California Gov. Gavin Newsom on Monday received the flu shot during a live news conference, heeding advice health experts have stressed for months as flu season this year coincides with the ongoing coronavirus pandemic.
“I’ve done this every single year, as long as I can remember,” Newsom said, according to a local news station. “It is a simple thing to do, and getting a flu shot is a safe thing to do.”
“By getting a flu shot, you’re protecting yourself, and you mitigate the impact that what some have referred to as the ‘twindemic’ of a potential second wave of COVID-19 transmissions and the flu happening concurrently putting stress, putting pressure, on our hospital system, draining resources and impacting the quality care that all of you deserve and expect of our health care delivery system,” the governor said, per KERO-TV.
Health officials are urging all Americans to receive the flu shot before the end of October.
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“Healthy adults, including pregnant women, should get the vaccine as early as possible (pregnant women are not only at particularly high risk of influenza complications, they can also transmit immunity to their fetuses),” Michelle Lin, an emergency room doctor, and professor of emergency medicine at Mount Sinai in New York City, previously told Fox News.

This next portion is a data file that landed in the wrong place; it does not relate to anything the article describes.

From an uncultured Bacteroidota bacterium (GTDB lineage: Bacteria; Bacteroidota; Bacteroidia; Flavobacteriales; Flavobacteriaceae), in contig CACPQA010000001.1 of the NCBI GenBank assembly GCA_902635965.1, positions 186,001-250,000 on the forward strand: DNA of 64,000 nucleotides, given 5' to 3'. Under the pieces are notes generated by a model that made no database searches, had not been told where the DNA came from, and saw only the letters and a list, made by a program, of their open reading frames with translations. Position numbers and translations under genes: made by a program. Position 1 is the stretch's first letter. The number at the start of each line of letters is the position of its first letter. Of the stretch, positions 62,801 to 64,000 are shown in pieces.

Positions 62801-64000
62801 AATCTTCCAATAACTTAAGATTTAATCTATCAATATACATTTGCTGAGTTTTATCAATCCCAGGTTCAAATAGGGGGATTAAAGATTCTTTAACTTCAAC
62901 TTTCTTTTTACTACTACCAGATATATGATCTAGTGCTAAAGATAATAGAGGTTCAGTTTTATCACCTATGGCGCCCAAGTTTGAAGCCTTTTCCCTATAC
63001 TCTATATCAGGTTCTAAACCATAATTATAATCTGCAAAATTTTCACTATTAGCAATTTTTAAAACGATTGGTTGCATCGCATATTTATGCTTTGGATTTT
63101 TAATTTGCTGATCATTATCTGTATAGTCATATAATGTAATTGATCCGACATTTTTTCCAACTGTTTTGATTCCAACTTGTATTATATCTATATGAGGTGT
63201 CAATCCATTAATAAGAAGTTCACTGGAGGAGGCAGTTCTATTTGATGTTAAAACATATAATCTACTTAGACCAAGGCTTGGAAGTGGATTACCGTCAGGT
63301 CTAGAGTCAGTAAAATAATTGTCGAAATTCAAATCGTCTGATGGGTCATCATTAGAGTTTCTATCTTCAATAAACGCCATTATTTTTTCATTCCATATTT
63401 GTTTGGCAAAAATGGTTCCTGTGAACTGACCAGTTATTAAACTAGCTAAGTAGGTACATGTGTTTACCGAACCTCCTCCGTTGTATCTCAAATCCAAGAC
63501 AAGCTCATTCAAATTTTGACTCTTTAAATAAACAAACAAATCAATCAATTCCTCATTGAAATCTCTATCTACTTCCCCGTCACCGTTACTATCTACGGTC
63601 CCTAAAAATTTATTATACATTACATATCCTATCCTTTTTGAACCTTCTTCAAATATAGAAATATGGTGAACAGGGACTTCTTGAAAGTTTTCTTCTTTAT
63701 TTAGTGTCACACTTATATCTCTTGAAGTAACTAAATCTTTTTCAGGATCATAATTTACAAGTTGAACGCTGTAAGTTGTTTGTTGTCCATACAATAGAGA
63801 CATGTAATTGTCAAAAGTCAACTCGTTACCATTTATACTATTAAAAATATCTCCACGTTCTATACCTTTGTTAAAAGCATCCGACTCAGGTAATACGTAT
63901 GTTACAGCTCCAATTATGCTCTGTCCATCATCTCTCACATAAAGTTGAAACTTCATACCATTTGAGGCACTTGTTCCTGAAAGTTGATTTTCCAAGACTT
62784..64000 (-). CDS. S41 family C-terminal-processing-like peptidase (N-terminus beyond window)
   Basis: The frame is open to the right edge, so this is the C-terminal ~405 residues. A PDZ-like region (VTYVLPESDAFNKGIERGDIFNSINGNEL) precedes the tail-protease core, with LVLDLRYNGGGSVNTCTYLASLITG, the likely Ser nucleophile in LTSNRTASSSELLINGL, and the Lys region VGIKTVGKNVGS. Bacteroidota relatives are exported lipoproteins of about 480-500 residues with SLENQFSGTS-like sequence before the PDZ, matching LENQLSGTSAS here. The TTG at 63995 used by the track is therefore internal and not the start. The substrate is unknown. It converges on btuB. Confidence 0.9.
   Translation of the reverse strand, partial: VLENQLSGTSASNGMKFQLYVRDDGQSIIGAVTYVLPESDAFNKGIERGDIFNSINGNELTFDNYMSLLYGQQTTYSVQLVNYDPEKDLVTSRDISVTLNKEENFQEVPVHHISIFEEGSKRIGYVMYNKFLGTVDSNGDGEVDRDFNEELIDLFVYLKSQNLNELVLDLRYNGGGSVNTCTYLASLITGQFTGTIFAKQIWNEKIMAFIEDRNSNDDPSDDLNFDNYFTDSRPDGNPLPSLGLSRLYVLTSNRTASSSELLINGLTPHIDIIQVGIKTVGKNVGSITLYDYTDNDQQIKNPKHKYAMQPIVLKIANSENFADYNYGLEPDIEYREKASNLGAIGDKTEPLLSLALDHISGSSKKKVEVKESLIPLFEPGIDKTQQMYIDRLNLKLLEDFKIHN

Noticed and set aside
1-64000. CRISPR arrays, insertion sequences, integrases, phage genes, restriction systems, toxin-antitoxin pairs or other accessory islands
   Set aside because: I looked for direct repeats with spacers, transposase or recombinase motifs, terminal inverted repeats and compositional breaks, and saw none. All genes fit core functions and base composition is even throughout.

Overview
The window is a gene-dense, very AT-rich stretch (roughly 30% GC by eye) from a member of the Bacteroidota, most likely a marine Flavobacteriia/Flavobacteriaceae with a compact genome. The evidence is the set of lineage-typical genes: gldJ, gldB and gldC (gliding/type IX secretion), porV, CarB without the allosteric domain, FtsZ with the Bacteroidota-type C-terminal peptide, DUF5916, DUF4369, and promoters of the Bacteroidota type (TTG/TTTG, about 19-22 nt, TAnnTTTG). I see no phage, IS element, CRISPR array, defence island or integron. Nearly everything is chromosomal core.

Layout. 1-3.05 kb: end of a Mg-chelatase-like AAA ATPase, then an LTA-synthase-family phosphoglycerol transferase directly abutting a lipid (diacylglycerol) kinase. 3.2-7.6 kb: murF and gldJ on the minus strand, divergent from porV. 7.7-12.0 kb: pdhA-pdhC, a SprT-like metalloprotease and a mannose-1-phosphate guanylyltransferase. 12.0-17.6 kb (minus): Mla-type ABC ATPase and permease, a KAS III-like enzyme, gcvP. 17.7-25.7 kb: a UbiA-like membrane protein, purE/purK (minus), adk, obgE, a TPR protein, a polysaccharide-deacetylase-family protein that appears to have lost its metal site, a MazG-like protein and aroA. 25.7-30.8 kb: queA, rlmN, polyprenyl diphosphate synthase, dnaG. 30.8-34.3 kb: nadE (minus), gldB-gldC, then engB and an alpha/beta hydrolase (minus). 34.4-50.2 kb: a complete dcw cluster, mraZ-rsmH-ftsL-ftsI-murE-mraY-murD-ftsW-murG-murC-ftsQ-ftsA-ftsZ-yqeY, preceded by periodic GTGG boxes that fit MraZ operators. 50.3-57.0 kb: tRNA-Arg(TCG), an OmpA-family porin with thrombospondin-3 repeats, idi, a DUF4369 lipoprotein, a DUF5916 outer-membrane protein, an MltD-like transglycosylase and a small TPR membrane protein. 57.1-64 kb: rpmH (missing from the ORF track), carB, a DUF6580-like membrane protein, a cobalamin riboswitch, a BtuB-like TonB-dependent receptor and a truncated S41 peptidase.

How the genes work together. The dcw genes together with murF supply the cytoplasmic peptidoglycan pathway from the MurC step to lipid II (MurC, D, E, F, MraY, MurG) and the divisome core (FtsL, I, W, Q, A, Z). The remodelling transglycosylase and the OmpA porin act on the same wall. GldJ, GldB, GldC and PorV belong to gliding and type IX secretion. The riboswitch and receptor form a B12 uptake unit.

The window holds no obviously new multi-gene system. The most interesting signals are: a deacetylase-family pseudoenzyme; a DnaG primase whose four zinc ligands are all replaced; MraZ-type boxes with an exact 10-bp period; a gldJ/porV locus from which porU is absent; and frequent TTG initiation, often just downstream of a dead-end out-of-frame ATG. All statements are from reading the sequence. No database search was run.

The vaccine also reduces the risk of flu-related complications, as well as passing the virus to other people, namely pregnant women, young children and the elderly who are more susceptible, she added.
It takes roughly two weeks for the flu vaccine to take effect, during which time the body develops antibodies to protect against the virus.
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While reactions to the flu shot may include a low-grade fever or muscle aches, the vaccine itself cannot cause the flu virus. The shot is either made with a virus that has been “killed” or “inactivated” or made with “only a single gene from a flu virus (as opposed to the full virus) in order to produce an immune response without causing infection,” the Centers for Disease Control and Prevention says.
The news comes as the Golden State is expected to see a nearly 90% increase in COVID-19 hospitalizations over the next month, the Los Angeles Times reported, with some 4,864 people estimated to be hospitalized with the virus by Oct. 25.